The rising sap awakens the vines. The buds hatch and develop into branches that start carrying leaves in April. Their tiny flowers appear and open in June, their powerful perfume embalming the air around. We remove superfluous shoots (épamprage), and as the branches grow taller, we guide them between training wires, such that we provide the fledgling clusters with the best conditions for growth.


The leaves become thicker and darker, the green berries grow larger, and suddenly change colour (véraison in french). The top of the vine canopy needs to be trimmed (écimage), leaves need to be removed around the fruit to ventilate the bunches (effeuillage), and depending on the size of the crop-load, some bunches may need to be cut away in order to enhance the ripening of the grapes (éclaircissage).
Day by day, the grapes become less acidic and sweeter. At the end of the summer, the temperature contrast between day and night favours the synthesis of the elements that will give the wine colour and structure.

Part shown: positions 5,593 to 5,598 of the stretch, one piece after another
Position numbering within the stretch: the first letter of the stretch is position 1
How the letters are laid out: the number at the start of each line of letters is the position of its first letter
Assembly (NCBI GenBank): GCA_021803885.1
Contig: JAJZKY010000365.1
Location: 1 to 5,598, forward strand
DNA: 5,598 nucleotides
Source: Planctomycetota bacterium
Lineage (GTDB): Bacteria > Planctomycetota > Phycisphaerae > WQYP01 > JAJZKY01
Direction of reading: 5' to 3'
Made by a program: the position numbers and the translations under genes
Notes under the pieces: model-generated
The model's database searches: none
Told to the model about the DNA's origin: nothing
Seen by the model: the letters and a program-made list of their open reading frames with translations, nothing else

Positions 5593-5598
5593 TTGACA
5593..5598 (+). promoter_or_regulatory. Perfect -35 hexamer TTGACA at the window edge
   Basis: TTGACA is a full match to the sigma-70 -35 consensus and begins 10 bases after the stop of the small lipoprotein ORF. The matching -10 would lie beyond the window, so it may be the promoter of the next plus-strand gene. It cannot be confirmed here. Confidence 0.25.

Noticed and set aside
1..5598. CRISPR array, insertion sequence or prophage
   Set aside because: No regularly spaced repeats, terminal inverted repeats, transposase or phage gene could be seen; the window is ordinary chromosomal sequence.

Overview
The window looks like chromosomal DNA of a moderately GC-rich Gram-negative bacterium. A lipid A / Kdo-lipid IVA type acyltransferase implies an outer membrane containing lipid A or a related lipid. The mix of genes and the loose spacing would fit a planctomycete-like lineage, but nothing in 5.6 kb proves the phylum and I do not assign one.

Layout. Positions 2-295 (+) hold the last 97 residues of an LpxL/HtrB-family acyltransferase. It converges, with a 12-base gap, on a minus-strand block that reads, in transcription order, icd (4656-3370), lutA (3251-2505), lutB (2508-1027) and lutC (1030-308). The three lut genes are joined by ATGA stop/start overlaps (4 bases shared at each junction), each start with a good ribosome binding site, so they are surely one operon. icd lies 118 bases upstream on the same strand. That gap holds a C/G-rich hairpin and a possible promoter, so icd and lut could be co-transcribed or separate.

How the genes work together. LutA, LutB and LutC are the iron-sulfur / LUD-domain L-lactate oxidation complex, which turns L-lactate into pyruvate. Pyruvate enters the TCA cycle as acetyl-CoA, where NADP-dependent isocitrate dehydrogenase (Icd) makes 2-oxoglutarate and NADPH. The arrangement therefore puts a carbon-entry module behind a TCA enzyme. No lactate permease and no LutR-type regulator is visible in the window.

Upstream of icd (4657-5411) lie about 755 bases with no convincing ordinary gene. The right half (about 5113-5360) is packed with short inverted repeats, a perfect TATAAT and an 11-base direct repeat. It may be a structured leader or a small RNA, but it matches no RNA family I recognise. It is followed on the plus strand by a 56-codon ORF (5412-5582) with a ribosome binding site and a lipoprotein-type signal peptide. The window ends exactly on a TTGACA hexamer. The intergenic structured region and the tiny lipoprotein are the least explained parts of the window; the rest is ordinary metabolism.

Analyses and more importantly tasting the grapes, parcel by parcel on a daily basis comes into play, as we choose the optimal harvest date for each plot. The berries are beginning to express what we might expect from the vintage. When harvest time arrives, the progression of each parcel can affect our timing on a daily basis. We might condense picking into 2 weeks or it could easily be spread over 4 weeks. This is the busiest time of the year, with little sleep, occasional pleas for help from above, and more often than not, euphoria as we start to taste the results of another hard year’s work.


Producing exceptional grapes would not make sense if it was not then vinified with ultimate care and attention. At Château La Cardonne, we are constantly investing in the most innovative equipment as we seek to deliver added pleasure to those drinking our wines. Add to that the patient work of aging in oak barrels, which can last between 12 and 16 months as we seek to refine the structure, aromas and complexity of each vintage. After the bottling, our wines mature for many years, ten metres under the vineyard, in a cellar called “the Cathedral”. The bottles of Château La Cardonne are released at full maturity, so that wine lovers around the world can enjoy each bottle as we dreamed they might.